Shultz’s economic statecraft also helped transform the U.S.-Japanese relationship from an economic rivalry to a strategic partnership and the cornerstone of the U.S. posture in the Asia-Pacific region that it remains to this day. This brought immediate strategic benefits. Under Prime Minister Yasuhiro Nakasone, Japan tripled its defense spending, deepened its military cooperation with the United States, and substantially increased pressure on the Soviet Union in its vulnerable Far East. For good reason, my fellow Shadow Government contributor (and renowned Asia hand) Michael J. Green praised Shultz as “the most effective U.S. secretary of state on Asia and the Pacific in the history of the republic.”

Another Shultz priority was human rights and democracy. He took office just one month after Reagan, who in his Westminster address heralded “the march of freedom and democracy which will leave Marxism-Leninism on the ash-heap of history.” Shultz took Reagan’s poetry and put it into policy prose. He placed human rights at the center of Washington’s policy toward the Soviet Union and—to the perpetual aggravation of the Kremlin—insisted on raising human rights in every single meeting with his Soviet counterparts. Many Soviet dissidents, including Natan Sharansky, Irina Ratushinskaya, and Yuri Orlov attribute their releases from prison to Reagan and Shultz’s advocacy. Shultz particularly loathed anti-Semitism; in addition to pressing for the rights of Soviet Jews to emigrate, he—an Episcopalian—held a special Passover Seder for Soviet Jews at the U.S. Embassy in Moscow in 1987. This support for human rights also had a strategic objective: It further undermined the Kremlin’s hold on power and contributed to the eventual collapse of Soviet communism.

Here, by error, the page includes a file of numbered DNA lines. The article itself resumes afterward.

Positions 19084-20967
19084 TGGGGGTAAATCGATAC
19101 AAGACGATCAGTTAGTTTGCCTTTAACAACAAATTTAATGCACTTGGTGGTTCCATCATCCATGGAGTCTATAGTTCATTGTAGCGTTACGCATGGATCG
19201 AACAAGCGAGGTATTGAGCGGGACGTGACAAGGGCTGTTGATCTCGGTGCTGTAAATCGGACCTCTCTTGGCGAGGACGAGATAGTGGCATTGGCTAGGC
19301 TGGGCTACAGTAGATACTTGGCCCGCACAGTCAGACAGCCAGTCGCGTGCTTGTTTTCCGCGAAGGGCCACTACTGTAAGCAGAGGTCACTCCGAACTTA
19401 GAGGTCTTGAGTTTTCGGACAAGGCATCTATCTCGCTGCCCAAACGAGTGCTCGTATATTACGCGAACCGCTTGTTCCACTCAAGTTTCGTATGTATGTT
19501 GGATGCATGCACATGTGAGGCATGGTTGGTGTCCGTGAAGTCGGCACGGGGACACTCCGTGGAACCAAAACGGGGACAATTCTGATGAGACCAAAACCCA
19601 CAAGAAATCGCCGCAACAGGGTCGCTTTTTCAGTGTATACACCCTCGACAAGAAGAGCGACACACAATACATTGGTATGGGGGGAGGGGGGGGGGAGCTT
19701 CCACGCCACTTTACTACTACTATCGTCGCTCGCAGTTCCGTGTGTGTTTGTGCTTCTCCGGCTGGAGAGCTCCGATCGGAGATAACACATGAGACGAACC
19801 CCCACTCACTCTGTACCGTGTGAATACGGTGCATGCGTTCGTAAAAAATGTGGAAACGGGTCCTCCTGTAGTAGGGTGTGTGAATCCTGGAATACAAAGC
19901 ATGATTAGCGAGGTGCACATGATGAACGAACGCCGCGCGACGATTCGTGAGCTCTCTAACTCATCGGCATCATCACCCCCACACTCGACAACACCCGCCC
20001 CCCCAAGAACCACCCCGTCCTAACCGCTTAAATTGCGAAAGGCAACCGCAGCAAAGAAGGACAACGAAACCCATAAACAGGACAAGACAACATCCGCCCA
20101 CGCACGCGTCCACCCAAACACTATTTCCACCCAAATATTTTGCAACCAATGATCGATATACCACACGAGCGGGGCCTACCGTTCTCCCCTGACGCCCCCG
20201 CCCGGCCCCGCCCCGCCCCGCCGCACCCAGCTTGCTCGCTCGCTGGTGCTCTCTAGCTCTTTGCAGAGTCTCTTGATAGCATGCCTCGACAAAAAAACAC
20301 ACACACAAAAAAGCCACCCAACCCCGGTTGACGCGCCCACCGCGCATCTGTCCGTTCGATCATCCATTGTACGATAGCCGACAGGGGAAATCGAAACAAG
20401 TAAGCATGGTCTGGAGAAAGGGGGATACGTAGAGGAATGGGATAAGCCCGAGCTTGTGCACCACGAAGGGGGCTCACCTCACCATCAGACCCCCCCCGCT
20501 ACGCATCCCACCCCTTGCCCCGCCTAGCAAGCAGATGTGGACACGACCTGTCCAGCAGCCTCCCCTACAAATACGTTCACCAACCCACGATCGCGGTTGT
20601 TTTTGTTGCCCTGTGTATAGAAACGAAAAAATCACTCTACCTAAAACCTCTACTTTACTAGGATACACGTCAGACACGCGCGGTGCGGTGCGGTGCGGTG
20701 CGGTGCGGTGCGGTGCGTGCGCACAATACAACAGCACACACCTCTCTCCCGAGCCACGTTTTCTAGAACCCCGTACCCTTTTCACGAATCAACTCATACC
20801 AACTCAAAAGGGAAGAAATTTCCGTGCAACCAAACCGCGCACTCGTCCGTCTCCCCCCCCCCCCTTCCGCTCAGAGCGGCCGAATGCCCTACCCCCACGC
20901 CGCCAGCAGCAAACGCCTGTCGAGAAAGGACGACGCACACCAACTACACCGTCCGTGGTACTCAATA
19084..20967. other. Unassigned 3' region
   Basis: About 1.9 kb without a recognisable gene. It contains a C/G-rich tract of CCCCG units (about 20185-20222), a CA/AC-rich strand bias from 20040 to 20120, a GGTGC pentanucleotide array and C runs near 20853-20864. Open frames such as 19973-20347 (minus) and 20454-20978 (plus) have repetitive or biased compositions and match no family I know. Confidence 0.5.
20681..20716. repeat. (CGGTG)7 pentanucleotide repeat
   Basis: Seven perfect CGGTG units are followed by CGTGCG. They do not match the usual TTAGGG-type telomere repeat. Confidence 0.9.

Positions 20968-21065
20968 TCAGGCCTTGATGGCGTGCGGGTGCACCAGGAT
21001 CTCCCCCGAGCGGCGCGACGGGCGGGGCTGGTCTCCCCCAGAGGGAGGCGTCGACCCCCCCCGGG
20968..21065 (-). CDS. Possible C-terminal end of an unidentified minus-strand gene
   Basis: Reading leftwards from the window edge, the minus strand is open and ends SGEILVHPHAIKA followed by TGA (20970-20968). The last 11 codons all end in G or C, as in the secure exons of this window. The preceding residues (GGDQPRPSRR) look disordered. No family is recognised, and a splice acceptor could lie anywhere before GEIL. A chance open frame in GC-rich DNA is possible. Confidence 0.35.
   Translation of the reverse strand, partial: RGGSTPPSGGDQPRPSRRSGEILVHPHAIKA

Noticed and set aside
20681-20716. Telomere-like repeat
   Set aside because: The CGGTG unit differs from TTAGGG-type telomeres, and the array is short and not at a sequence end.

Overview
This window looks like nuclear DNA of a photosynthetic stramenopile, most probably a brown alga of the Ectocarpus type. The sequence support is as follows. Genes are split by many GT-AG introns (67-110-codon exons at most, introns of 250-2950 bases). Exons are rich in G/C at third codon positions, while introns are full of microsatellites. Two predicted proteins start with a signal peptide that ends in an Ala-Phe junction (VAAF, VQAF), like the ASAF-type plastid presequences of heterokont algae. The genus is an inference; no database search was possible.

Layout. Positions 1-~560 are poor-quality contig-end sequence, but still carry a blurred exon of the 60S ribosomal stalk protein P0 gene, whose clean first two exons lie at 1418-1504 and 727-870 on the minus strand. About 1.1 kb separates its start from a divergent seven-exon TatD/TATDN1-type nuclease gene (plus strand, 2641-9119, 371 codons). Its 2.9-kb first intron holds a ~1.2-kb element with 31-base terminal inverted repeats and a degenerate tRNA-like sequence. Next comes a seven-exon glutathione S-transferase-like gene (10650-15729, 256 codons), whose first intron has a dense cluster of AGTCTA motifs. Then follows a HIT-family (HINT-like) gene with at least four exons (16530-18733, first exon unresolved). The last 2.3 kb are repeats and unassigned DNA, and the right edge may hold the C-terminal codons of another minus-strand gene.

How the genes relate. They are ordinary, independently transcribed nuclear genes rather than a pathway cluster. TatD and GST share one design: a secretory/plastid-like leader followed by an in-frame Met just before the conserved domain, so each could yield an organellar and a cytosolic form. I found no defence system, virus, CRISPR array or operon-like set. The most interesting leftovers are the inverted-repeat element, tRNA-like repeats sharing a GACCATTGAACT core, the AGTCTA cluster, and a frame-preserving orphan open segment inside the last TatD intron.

Shultz did not limit human-rights advocacy to the United States’ adversaries. He pressed authoritarian partners as well and helped midwife democratic transitions in countries including South Korea, Taiwan, the Philippines, Chile, Argentina, Brazil, and El Salvador. Believing that democracies are more durable than dictatorships, and that alliances are between nations and not individual leaders, he preserved anticommunist cooperation while negotiating the release of dissidents from prison and extracting commitments to hold free elections.
Schulz helped midwife democratic transitions in South Korea, Taiwan, the Philippines, Chile, Argentina, Brazil, and El Salvador.